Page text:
With the ever-evolving tactics used by criminals to defraud a person of their finances or other material wealth, the task of protecting oneself may seem daunting at best. The best course of action is prevention, but how do you protect yourself from the criminal you do not even see? First, protect your personal information; we will cover four ways your information may become available to criminals. Second, understand that not everyone has your best interest in mind.
1. Protecting Your Online Information
The amount of information available for a person to attain about another individual is overwhelming and has become too easy to access with the use of the internet. You can best preserve your online privacy by limiting what you make public via social media, career websites, and other online search engines. Online media profiles provide “privacy settings” so that you can control what the public sees when you post information. Ensure you have the privacy settings activated to your preference. Never post pictures or details about your time away from home until you return home. Doing so may invite and unwanted individuals to your home while you are away.
2. Preventing ID Theft via the US MAIL
Shred all information that contains your name and address. Do not respond to unsolicited mail for your business unless you have researched the business through a reputable source, such as the BBB. If you receive a demand for money or a document that appears to have legal binding, consult an attorney or contact your local Police Department to file a fraudulent report. You may also contact the US Postal Service Inspector.
3. Deleting that Email!
Go ahead…delete it! Email fraud is increasingly on the rise despite public awareness. If you receive unsolicited mail from a source you are not familiar with or it sounds too good to be true, simply delete it or move it to your SPAM folder and delete it from that folder. A lot of these emails have compelling statements that draw the reader into their scheme. Too often, these unwanted emails have a virus attached to them. Beware of odd emails from a friend or business that you do know. Call the person or business to see if they have been hacked. Never click links from emails to input your credit card information for your bank, UPS, Amazon, etc. Call the number or use the business’ direct website link to access information. Too many times, fraudulent emails will give you a link to input information that will be similar to the business’ website, but with one letter difference. Once clicked, the fraud website will look identical to the actual website, but the information input will be stored in a database that the scammers have access to.
4. Just saying NO….
Lastly, the door to door scam man. If you did not call, do not feel bad about saying “NO” and closing the door. If you are home alone, don’t feel obligated to answer the door at all. Post “No Trespass” and “No Solicitor” signs on your property that are visible as another preventive measure. The in person con-artist is often more dangerous than the criminal behind the computer screen. Never hesitate to call the Police if you feel you are in jeopardy or threatened in your home. Report all suspicious persons and activity, even if you think it may seem insignificant. Local communities often require solicitors to register and wear a badge, therefore check with your local police if suspicion arises.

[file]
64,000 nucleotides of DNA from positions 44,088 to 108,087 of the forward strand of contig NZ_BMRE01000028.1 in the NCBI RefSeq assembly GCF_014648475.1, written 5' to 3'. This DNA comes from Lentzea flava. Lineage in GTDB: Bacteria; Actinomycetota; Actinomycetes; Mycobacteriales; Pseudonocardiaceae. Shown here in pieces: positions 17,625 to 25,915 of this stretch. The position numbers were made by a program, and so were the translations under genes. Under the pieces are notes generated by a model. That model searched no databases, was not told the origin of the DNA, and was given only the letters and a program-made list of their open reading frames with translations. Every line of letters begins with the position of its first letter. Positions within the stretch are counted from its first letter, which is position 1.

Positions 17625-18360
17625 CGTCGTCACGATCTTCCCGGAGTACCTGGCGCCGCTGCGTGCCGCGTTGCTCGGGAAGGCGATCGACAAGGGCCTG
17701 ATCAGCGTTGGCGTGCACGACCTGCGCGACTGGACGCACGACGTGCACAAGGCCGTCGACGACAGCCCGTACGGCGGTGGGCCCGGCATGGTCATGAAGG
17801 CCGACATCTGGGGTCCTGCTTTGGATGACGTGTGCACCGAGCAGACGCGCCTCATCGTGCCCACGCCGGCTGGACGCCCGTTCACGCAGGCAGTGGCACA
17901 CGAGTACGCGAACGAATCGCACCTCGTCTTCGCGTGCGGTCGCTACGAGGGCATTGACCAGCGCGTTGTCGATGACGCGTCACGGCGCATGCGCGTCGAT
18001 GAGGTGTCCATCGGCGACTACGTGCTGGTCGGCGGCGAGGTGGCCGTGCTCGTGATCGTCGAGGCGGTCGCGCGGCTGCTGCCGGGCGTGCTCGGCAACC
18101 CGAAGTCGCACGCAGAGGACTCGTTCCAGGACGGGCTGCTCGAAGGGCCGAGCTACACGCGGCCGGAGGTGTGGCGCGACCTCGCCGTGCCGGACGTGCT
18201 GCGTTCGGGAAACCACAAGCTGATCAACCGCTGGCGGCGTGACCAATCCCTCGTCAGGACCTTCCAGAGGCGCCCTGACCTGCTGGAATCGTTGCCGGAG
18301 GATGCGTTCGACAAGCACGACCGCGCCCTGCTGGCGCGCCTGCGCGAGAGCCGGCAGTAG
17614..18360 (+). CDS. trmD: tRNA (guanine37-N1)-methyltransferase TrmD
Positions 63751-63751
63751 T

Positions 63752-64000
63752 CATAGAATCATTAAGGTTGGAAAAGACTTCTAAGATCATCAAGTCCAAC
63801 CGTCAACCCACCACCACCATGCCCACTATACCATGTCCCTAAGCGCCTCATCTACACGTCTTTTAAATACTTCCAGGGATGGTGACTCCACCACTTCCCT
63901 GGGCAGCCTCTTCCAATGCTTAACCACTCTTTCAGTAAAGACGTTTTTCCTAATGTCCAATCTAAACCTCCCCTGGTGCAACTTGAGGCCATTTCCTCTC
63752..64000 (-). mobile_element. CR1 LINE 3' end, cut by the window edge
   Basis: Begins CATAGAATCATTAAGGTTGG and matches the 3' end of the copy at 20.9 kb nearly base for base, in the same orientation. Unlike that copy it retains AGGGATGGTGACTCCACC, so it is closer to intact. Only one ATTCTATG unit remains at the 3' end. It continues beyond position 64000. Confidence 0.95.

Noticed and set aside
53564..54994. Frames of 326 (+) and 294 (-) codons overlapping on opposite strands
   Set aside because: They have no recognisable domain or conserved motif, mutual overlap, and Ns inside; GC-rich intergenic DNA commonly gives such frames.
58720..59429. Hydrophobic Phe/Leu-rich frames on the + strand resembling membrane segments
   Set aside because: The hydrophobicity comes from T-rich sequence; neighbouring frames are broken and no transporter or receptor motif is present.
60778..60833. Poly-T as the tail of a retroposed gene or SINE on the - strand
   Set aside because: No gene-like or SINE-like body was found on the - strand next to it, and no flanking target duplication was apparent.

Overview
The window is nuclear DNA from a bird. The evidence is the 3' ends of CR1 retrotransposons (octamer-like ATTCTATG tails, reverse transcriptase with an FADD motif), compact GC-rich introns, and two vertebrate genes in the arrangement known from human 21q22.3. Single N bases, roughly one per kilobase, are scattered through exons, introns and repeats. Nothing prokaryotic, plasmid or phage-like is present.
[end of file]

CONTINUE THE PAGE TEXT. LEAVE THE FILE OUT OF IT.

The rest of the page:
We have provided you with a few simple tips on protecting yourself and your identity from fraudulent activity. For more information check out these resources:
Social Media Privacy Tips
Additional Resources for Seniors and Consumers
AARP: www.member.aarp.org/money/scams-fraud They can provide additional information on the latest scams.
Consumer Finance for Older Americans can provide information for mortgages, credit cards, banks, loans, and more. Contact them at www.consumerfinance.gov You may also file consumer complaints on their website.
Indiana Attorney General – file complaints for consumer business affairs and for violation of no call lists. You may contact them via their website located through the IN.gov portal, or by calling: 1.800.382.5516 or 317.232.6330.
Do Not Call Lists: www.nomorobocalls.com. Some phone carriers are not adaptable to this feature, but many are. Put yourself on a “DO NOT CALL” list at www.donotcall.gov, or call them at 1-888-382-1222.
Senate Special Committee on Aging. Useful for both families and victims of fraud, visit their website at: www.aging.senate.gov/fraud-hotline
Charity Checks: To verify whether or not a charity to which you are making a donation is a legitimate, tax refundable charity, you may review their credentials online via either the Better Business Bureau at www.bbb-org under their “charity review section” or check www.guidestar.org which may also provided their 501c3 status. Special note, if a charity does not have a 501c3, any donation you make will NOT be tax deductible. You may also check on the latest scams in your area and report any you encounter to the Better Business Bureau: www.bbb.org/scamtracker.org
USA News article from October, 2015 titled: “How to Guard Against Common Scams That Target Seniors”
US Department of Justice Websites: Statistical information retrieved from US Department of Justice website(s) and reports:
• Annual Statistical Reports Fraud Section Year in Review
• Securities and Financial Fraud
• Elder Justice Initiative *Financial Exploitation
• Center for Problem Oriented Policing
• Bureau of Justice Statistics
• Crimes against elderly 2003-2013 (report)